Date26 Oct 2020
Following the initial announcement of the Job Support Scheme (JSS) on 24 September 2020 as detailed in our earlier Insight, the Chancellor announced changes to the scheme on 22 October.
The generosity of the scheme has been increased to account for the increased pressure on employers, and the Government has named the scheme ‘JSS Open’ for businesses in Tiers 1 and 2 that are able to remain open and ‘JSS Closed’ for businesses in Tier 3 that are forced to close.
To be eligible, an employee must work a minimum of 20% of their usual hours; this has been reduced from a previously required 33%. Employers are to pay the contracted wage for these worked hours. From the hours not worked, the employer will be required to pay 5% of the usual wage capped at £125 per month, with the Government funding 61.67% of the usual wage via the JSS capped at £1,541.75 per month. These caps mean the maximum reference salary will be £3,125.
As an example, an employee with a usual monthly wage of £1,000, will be paid:
This provides a total of £733.36, so the employee will receive a minimum of 73% of their usual wage if this doesn’t exceed £3,125.
Employers must have a UK bank account and a UK PAYE scheme, and there is no prerequisite of having used the Coronavirus Job Retention Scheme (CJRS).
The scheme has been extended for businesses that are in the Tier 3 areas, on very high risk alert. These businesses are legally required to close, or whose services are restricted to delivery or collection only, for a temporary period due to regional or national restrictions.
The Government JSS grant will cover two-thirds of a worker’s usual wages where they are not able to work due to their employer having to close. This will be capped at £2,083.33 per month. Employers will only be required to fund the employer national insurance and any pension contributions.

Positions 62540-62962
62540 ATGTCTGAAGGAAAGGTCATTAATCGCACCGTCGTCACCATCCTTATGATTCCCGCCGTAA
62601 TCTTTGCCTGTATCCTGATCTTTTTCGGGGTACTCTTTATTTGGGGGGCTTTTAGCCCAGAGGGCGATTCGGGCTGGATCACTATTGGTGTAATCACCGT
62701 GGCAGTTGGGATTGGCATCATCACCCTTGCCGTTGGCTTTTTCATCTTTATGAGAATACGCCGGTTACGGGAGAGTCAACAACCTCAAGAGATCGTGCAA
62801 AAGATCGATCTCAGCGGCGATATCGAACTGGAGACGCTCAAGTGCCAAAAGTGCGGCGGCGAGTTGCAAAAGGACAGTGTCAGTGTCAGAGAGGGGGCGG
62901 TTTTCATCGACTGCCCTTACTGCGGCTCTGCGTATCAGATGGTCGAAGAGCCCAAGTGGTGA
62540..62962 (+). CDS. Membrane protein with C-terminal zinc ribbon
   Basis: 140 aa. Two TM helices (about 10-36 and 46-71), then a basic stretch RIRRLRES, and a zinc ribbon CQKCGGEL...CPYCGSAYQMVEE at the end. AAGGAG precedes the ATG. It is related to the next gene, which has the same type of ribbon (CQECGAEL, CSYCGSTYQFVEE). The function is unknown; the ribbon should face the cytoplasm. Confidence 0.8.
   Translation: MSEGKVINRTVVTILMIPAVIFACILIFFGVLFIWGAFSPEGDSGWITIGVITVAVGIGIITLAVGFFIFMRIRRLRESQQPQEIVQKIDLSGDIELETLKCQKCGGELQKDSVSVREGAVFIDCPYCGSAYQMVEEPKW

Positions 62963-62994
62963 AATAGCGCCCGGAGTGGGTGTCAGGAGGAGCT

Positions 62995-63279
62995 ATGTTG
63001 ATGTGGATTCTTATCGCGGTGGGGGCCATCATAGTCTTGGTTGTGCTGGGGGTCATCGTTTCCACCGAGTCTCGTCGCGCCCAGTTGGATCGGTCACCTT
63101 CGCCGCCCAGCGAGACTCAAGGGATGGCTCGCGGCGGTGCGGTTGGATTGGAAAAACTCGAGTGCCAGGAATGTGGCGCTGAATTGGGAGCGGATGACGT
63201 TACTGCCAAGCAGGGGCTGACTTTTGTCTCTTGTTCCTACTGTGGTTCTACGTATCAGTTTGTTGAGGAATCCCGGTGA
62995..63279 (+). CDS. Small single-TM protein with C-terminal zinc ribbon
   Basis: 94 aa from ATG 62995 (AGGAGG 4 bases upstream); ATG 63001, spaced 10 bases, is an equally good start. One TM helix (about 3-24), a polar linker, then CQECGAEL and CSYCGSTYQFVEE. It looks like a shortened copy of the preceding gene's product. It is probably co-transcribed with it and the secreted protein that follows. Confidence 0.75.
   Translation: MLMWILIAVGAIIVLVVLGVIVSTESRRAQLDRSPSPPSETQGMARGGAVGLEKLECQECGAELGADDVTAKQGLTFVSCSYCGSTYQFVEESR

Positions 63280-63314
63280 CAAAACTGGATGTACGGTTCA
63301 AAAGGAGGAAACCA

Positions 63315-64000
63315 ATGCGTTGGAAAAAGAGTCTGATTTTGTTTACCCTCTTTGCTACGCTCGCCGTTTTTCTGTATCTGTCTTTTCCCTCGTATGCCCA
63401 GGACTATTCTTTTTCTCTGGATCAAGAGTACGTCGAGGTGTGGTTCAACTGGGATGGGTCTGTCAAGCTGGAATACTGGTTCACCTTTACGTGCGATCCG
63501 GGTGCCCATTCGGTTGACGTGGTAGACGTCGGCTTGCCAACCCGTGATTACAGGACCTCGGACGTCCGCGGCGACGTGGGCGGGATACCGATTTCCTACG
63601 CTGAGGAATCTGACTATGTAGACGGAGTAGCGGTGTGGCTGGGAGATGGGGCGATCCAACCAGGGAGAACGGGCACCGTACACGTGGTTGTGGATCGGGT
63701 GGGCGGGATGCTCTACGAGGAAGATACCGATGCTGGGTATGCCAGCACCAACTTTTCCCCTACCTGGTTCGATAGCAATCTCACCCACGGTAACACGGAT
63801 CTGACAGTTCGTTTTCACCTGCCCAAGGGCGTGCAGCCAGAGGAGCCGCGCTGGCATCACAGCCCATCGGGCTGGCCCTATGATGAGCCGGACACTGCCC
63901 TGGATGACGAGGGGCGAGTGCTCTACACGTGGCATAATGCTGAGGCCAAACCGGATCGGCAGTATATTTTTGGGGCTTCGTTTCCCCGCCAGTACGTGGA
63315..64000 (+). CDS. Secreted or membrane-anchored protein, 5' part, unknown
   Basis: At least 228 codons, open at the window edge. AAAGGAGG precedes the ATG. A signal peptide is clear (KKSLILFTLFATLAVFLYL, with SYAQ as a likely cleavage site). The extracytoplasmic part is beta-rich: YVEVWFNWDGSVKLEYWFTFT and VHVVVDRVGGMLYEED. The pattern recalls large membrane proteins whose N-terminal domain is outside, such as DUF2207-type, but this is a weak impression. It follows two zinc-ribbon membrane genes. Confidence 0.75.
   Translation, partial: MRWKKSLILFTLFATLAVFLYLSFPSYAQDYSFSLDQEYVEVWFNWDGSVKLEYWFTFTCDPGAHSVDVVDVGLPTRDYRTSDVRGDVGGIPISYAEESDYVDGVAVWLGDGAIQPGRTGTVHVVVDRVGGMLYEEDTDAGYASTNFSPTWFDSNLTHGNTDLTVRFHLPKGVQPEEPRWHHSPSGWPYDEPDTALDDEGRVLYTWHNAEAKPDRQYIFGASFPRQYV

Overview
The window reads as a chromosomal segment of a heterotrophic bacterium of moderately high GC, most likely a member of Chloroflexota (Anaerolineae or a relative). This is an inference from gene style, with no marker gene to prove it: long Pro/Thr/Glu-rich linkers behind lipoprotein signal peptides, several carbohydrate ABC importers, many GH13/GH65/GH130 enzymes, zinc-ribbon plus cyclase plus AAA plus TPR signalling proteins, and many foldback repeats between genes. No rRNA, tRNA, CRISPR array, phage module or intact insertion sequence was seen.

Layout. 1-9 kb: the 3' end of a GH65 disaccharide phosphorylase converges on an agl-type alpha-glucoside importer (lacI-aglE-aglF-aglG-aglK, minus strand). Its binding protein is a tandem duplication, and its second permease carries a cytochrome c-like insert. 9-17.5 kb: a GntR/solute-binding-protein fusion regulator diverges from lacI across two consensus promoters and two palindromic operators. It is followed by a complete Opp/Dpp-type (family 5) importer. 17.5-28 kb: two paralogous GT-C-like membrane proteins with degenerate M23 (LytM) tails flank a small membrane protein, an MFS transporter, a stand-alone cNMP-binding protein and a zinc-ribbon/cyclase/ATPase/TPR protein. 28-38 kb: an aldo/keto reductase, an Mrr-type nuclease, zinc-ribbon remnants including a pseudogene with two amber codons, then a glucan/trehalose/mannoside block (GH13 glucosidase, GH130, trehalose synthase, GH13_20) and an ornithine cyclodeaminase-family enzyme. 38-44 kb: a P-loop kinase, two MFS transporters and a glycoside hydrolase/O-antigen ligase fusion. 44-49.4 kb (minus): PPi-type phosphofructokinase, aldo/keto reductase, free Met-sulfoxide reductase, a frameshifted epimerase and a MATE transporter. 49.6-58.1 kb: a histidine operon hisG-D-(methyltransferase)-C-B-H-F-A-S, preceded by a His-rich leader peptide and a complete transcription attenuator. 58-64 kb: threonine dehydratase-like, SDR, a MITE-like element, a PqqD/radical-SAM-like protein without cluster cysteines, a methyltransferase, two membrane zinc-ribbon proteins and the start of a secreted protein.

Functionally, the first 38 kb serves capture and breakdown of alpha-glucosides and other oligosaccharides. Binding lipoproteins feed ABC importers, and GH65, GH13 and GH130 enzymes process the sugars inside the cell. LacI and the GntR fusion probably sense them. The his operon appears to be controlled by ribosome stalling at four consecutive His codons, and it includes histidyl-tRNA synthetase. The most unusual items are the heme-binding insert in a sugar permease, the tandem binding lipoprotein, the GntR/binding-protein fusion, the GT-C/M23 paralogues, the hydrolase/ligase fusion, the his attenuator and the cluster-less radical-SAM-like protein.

Eligible employees are those whose employer’s business has been legally required to close and therefore the employee is not able to work. This will need to be the case for a minimum period of seven consecutive days.
The larger business test
There are no eligibility tests for small and medium sized businesses. However, larger businesses with 250 employees or more on all of their payrolls on 23 September 2020 are required to show that their turnover has either remained level or fallen as a consequence of the coronavirus, as follows:
The usual wage or reference salary
This should only include an employee’s regular contractual payments; any discretionary payments and non-cash payments and benefits are to be excluded.
For employees who receive a fixed salary, their reference salary will be the higher of
For employees who receive variable pay, their reference salary will be the higher of
For employees who work fixed hours, their usual hours will be the higher of
For employees who work variable hours, their usual hours will be the higher of
No employer national insurance or pension contributions are included in the Government JSS grant, and these are therefore still payable by the employer. A further restriction is that employers will not be able to make employees redundant or issue redundancy notices to employees whilst they are on the Job Support Scheme.
Employers will be able to make claims online from 8 December 2020, on a monthly basis in arrears once an RTI submission has been made.
The scheme is complex as one would expect in view of the number and size of claims expected. There is still more information awaited and we are expecting the finer details of the scheme to be announced as we approach 1 November. We will of course provide further updates as soon as this guidance is released and we are here to help with any questions you may have or provide any further information or support.